Young V&A Review: Here’s What We Thought – And What You Need To Know
The Young V&A in Bethnal Green, London, is the shiny new version of what was previously the V&A Museum of Childhood.
It has recently reopened after a multi-year, £13m revamp.
We were all big fans of the the slightly faded charm of the old version, so were keen to see if the Young V&A could live up to my children’s – museum of – childhood memories.
Here’s our Young V&A review and everything you need to know before you go.
What Is The Young V&A?
Young V&A is the newly reopened version of the V&A (Victoria and Albert) Museum of Childhood, now designed for and – partly – by kids.
In the same beautiful old building as the Museum of Childhood, Young V&A has three permanent galleries, Imagine, Play and Design.
It showcases over 2,000 objects from across the V&A’s collection, with a lot of old and new childhood favourites both adults and kids will recognise.
Including a big selection of Barbie…
Where has Sindy gone though? Poor Sindy.
There is also a big mix of smaller, interactive exhibitions and a story-telling stage.
The new-look museum also houses a dedicated exhibition space, and the first paid exhibition will be Japan: Myths to Manga, opens in October 2023.
Is Young V&A Free Entry?
Yes, the Young V&A is free to enter,
How Busy Is Young V&A?
We went at the end of the school holidays and it was, as you’d expect, busy!
It is probably a wise idea to get there early, we walked straight in at 10am but when we left after lunch there was a 30 minute queue outside.
Be warned, when it is busy, it is also really noisy due, to how echoey the building is.
How Long Does It Take To Go Round Young V&A?
It is small! If you have kids that like to zip round museums you could probably do the whole of Young V&A pretty quickly.
A big chunk of the Play gallery is aimed at younger kids which means it’s even quicker with tweens and teens.
I wouldn’t devote a whole day to it (half should be more than fine).
What Is There For Younger Children?
It’s brilliant for babies and younger kids.
The ground floor Play section has two big play areas, including a sensory environment for pre-walkers, and a section with big soft play building blocks.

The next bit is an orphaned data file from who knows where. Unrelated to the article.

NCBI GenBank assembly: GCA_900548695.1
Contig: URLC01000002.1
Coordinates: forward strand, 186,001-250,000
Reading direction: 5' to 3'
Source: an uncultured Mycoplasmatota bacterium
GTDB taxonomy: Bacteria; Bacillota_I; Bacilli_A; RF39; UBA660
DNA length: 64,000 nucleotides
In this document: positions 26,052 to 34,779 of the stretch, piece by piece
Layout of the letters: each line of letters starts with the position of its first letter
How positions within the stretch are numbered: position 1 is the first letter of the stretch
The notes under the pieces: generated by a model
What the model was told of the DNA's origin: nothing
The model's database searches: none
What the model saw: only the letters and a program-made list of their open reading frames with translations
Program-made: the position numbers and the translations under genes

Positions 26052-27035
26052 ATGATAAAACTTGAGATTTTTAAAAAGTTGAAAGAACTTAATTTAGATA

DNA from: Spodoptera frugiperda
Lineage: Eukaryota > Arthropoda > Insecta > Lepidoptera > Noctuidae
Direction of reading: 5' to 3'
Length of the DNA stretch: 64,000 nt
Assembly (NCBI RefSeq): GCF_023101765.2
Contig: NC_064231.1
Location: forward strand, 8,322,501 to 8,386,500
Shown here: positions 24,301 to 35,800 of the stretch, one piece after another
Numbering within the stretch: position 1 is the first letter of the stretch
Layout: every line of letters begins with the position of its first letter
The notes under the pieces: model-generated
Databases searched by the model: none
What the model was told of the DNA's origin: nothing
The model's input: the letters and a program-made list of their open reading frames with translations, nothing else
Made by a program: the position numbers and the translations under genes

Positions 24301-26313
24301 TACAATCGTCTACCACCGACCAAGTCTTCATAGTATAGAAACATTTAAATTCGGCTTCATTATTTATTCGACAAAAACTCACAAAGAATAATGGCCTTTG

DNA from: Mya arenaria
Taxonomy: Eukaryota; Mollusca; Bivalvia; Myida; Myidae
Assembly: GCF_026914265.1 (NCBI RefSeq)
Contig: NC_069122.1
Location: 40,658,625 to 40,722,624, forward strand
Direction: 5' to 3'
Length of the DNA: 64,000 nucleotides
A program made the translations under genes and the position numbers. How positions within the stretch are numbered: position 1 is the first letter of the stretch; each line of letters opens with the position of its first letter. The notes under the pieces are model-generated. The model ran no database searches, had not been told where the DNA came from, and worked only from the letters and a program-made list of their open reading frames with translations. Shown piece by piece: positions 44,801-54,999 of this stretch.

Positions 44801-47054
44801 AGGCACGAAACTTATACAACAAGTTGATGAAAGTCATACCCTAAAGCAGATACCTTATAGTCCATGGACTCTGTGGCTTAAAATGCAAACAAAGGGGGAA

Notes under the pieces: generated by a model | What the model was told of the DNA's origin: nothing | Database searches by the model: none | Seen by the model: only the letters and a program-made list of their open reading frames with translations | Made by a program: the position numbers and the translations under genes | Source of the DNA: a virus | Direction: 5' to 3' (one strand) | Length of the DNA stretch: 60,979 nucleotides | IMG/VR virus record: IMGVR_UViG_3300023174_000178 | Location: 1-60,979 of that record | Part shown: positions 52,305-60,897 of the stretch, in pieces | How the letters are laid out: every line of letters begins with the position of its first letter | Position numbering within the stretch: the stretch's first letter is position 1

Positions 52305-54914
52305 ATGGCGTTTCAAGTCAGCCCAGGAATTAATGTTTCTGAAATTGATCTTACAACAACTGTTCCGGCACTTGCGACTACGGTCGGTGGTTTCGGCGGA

The sensory play area is a safe and clean place to take your just-crawling baby.
And hopefully you can sit and drink tea and have a rest.
What Is There For Tweens And Teens?
The Play Gallery’s game design space ‘The Arcade’ with new and old video and board games is fun.
There’s also an interactive Minecraft installation.
The Design section focuses on different ways design can change the world and is really absorbing.
(I’d love to come back minus-kids during term time).
We all liked the Imagination section, with toys, optical illusions and small world houses.
Is There A Cafe At Young V&A?
Yes there is a café at Young V&A, in the main hall. Be warned, the café doesn’t have the widest choice of options, especially not for the pickier of kids.
However, the main hall also has space for you to eat your own food if you’d rather take it with you.
There are a lot of other food options in the area outside the museum too.
Is There A Gift Shop?
Yes as expected, there is also a gift shop. Whereas before it was situation in the main courtyard, it has now been moved to the front of the building, by the entrance and exit.
Strangely for a child-focused museum, there’s not the widest choice of fun / small things for kids here either (lots of lovely expensive stuff for adults though!).
Is There Pram Storage?
Young V&A also has a lot of pram storage. There were a lot of prams!
Where Is The Young V&A?
Young V&A is at Cambridge Heath Rd, Bethnal Green, London E2 9PA
When Is Young V&A Open?
It is open every day from 10.00 – 17.45.
What Did We Think?
We liked it. We were initially sad to see that some of their favourites from the old museum – the rocking horse, the maid fancy dress, the magnetic iron filling heads that never really worked – were long gone. However, there was lots of newness they did love.
The Young V&A looks fantastic, especially main hall and the mirrored staircase, and there is a huge amount of attention to colourful detail, from graffiti murals through to neon signs.
It’s always going to be hard for a museum that has toys behind glass meaning you can’t play with them to keep it compelling, but there’s a big focus on interaction in other areas.
It is also hard to balance everything for all ages but does feel like there’s a little bit less for older kids.
My two are probably at the upper end of the age limit for spending the maximum amount of time here, and in the time it’s been closed they’ve come to love the V&A proper, which we can spend hours at.
But we’re all looking forward to coming back for the new exhibition.
More London Museums For Kids We Love
The Tate Modern
The Biggin Hill Museum.
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